The piper in the park:

The story of Virden’s mystery musician

A man stands at attention facing the cenotaph in Victoria Park. He wears a tartan kilt and tie and horse hair sporran. Ribbons of matching tartan flow from his bagpipe’s drones, gently ruffled by the morning breeze.

After a pause, he raises the pipe to his mouth, inflates the bag, and begins to play.

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Amazing grace! How sweet the sound

That saved a wretch like me.

I once was lost, but now am found,

Was blind, but now I see.

The music fills the park, silences the birds, and flows like water down side streets, pulling morning walkers towards the cenotaph. In they come - a mother with two children and a dog, a dad with his sons, a man on a bike and another on a motorized scooter.

On this calm, quiet Virden morning, they followed the sound of bagpipes like children to the pied piper.

After an impromptu concert of bagpipe classics like Amazing Grace and Over the Sea to Skye, the piper lowers his instrument and visits with his audience. Curious kids ask questions, admire his sporran, and pose for pictures.  

Then the piper must leave.

Traveling preacher

Dan Jardine is from Brookdale, just outside Brandon. He’s here because he has a gig in Virden - not performing but preaching.

Jardine is a lay worship leader in the United Church and in summer, he travels to rural parishes that need him.

Every Sunday before church, he dresses in the Jardine tartan and takes his pipes to the central park in whatever town he happens to be. There he plays until it’s time for church.

Jardine has piped and preached all across western Manitoba from Virden, Reston and Pipestone over to Holland and up to Plumas, Glenella and Langruth, westward to Birtle and Miniota.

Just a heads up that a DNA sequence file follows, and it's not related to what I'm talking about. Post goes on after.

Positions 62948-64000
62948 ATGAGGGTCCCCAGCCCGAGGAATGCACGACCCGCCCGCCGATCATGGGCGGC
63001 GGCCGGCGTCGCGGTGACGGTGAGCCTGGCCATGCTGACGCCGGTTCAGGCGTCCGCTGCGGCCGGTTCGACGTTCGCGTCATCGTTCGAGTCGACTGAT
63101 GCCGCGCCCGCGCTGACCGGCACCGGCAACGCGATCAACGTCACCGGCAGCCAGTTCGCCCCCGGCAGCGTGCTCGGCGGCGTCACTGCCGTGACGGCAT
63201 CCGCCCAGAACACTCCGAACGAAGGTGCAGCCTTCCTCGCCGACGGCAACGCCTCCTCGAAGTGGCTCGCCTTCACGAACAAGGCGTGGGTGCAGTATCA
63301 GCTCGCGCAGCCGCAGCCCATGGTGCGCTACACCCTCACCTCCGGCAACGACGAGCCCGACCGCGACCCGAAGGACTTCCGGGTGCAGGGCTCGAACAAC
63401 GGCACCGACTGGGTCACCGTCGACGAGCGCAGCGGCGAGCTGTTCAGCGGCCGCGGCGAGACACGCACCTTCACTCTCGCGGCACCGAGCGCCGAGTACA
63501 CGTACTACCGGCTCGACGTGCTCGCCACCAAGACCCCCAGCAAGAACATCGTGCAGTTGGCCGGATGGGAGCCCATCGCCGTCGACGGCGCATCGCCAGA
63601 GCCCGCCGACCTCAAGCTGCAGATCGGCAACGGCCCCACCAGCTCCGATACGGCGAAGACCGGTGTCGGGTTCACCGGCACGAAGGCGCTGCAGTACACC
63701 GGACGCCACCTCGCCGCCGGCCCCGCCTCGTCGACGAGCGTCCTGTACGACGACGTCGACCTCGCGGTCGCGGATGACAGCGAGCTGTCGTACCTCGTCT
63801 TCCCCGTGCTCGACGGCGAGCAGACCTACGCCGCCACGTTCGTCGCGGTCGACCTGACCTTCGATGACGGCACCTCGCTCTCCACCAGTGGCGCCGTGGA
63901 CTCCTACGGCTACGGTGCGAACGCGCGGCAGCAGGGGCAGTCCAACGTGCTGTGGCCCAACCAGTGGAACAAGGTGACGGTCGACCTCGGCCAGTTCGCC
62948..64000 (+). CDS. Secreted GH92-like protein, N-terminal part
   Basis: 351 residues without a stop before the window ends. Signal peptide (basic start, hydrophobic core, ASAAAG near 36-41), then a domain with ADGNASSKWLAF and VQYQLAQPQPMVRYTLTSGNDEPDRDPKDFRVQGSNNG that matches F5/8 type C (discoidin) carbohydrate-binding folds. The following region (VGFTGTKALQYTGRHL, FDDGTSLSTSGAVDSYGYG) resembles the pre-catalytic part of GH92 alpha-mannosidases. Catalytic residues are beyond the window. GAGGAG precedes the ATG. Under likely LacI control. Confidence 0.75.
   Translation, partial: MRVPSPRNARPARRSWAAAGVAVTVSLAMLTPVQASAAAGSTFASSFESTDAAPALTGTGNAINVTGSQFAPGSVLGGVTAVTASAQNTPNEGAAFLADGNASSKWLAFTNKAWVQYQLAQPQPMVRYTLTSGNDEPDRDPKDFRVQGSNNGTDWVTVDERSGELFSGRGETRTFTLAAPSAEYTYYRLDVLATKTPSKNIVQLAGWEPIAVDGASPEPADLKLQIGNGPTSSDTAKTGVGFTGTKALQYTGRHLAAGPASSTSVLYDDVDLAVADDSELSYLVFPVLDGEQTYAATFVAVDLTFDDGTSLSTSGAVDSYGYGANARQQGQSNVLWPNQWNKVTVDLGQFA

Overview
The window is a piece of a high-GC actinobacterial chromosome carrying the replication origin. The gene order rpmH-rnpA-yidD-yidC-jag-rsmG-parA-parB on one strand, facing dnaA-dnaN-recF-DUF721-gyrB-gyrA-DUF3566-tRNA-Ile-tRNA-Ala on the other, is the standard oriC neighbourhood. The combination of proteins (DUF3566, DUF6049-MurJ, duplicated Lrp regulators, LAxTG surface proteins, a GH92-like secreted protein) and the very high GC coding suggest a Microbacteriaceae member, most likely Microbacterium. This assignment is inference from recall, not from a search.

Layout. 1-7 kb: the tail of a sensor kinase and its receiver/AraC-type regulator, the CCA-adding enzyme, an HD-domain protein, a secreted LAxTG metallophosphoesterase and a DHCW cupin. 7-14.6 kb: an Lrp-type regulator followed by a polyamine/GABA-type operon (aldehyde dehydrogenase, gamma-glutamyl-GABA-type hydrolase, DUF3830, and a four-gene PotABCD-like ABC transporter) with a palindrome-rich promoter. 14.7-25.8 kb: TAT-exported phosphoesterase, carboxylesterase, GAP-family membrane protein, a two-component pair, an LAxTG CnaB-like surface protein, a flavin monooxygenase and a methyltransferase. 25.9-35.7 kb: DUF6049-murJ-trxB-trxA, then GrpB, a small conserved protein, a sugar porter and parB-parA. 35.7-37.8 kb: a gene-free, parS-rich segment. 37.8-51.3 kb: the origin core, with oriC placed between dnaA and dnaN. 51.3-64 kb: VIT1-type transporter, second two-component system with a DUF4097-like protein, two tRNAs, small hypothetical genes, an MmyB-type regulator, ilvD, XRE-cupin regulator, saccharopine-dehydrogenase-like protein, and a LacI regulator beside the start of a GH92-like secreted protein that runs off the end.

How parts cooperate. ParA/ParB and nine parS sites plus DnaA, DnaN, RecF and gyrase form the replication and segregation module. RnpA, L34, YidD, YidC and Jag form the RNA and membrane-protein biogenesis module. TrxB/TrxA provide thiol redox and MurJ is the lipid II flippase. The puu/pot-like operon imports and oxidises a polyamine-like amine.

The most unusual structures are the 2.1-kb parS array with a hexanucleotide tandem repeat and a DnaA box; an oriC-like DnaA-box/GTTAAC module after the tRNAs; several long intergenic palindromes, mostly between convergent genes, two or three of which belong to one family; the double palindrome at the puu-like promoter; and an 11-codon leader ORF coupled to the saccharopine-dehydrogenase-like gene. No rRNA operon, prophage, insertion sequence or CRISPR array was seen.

Pipes and drums

It all began in the late ‘80s when Jardine was raising his kids in Brookdale. A Shriner from Brandon invited him to join their pipe and drum corps.

“I had always loved the bagpipes so I said, ‘Sign me up! There’s just one catch: I’ve never played before. I’m not even musical!’”

The undaunted recruiter, a Scotsman and career piper, taught Jardine the bagpipes. The two played together with the Brandon pipes and drums band until it folded.

These days, Jardine belongs to the Winnipeg Shriners but, “I only get to play with them once a year because of the distance. So the vast majority of my piping is solo.

“I do this (playing in parks) for my own satisfaction and to honour the fallen soldiers.”

Sing me a song of a lad that is gone,

Say, could that lad be I?

Merry of soul he sailed on a day

Over the sea to Skye.

As a history buff, he’s read about the horrors of the First and Second World Wars and been touched by them, particularly the tender age of the men whose names are inscribed on each small town’s memorials like the cenotaph in Virden.

“A lot of these fellows were in their late teens, early 20s, young guys. I’m very respectful of the sacrifice they made.”

What is he thinking about during those still moments standing at attention before the cenotaph?

“I’m awe inspired at that time. I feel honoured to be present here, honouring the fallen. I find it very, very moving.”

Dan Jardine has two more Sundays in Virden. You can usually find him in the park with his pipes by 10 a.m.


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